What Happens If You Don't Attend a Military Draft?

U.S. Army soldiers make their way to a C-130 Hercules.
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The United States military draft as it exists in 2019 is merely a placeholder system, collecting names and identifying details on young male citizens and immigrants beginning at the age of 18. If the United States ever returns to war, the physical draft could well be reinstated. Those who want to avoid going to war would have to make a difficult choice. There are two different paths to follow when avoiding being called for the draft: legal methods (or draft avoidance), and illegal methods, called draft evasion or draft dodging. The results of these two courses of action would be, of course, very different.

Current History of the Draft

The last time the draft was used to create an actual fighting force in this country was during the Vietnam War. During that time, a large number of young men refused to go to war, using a variety of methods for avoiding, or dodging, the draft. Some slipped over the border into Canada, some claimed bogus medical conditions such as ulcers or bone spurs, and some even claimed to be homosexual, which was a disqualifying reason at the time.

Draft Avoidance

For those who want to avoid fighting, for whatever reason, there are a wide variety of legal methods to get out of actively participating in a war. If you are a member of certain churches known as Peach Churches, you can join the military in a non-combatant role such as medic or chaplain.

People who object strenuously to any type of involvement in the military are allowed to serve in an Alternate Service Program, contributing to the national health and safety in other ways in order to fulfill their draft commitment. Some alternate service areas include hospital work, scientific research, teaching and teacher's aids, poverty relief and juvenile rehab programs. Those placed in the Alternate Service Program will be assigned, as closely as possible, to work that fits in with their talents and interests.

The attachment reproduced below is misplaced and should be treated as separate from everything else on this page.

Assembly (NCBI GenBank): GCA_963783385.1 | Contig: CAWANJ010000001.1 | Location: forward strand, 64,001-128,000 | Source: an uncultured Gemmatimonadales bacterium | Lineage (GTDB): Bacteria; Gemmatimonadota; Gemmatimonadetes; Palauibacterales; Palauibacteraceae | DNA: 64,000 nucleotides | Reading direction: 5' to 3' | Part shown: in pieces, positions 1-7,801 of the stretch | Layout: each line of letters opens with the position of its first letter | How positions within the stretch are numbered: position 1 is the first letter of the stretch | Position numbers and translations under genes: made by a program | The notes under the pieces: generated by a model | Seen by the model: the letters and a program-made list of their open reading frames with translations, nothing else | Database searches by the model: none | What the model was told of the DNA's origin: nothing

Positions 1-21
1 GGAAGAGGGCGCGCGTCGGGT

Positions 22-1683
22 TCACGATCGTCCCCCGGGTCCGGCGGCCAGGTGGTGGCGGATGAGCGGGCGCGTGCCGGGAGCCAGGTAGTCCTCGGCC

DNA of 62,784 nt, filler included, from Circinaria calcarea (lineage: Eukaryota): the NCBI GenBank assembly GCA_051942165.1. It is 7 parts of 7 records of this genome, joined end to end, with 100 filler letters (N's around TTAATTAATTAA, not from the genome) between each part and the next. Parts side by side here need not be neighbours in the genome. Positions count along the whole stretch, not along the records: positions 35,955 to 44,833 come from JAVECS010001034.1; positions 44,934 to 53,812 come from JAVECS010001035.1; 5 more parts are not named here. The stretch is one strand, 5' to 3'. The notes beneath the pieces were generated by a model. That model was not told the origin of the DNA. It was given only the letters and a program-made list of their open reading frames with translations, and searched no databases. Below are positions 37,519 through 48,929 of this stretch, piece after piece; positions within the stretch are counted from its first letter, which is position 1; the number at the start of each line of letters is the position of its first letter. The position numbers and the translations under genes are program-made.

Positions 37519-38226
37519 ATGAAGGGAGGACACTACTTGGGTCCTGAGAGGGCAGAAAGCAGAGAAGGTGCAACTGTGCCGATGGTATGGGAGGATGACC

Draft Evasion Penalty

There is a seemingly endless list of creative ways in which draft dodgers avoided going to war during the Vietnam Era, and future generations will doubtless be just as creative. Even today's young men, who are required to register within a month of their 18th birthday, sometimes avoid registering by various means. The method used really doesn't matter, because the penalty remains the same. If you're tried and convicted of failing to comply with the Military Selective Service Act, you will be guilty of a felony offense. You could be subject to a fine of up to a quarter of a million dollars, a prison term of up to five years, or both.

Signing up with Selective Service is such a rite of passage for young men in this country that, even if one manages to slip by until the age of 26 (the draft cut-off date) without being prosecuted, he could find financial and employment doors permanently closed to him. He'll never be able to qualify for a federal education grant or loan, never become a citizen if he's an immigrant, never get federal jobs training and never work for any U.S. government job.


  • All males who live in the United States are required to register for Selective Service, or the draft, within one month of their 18th birthday. Those who refuse to register can be charged with a felony and can receive fines, a prison sentence or other forms of punishment.

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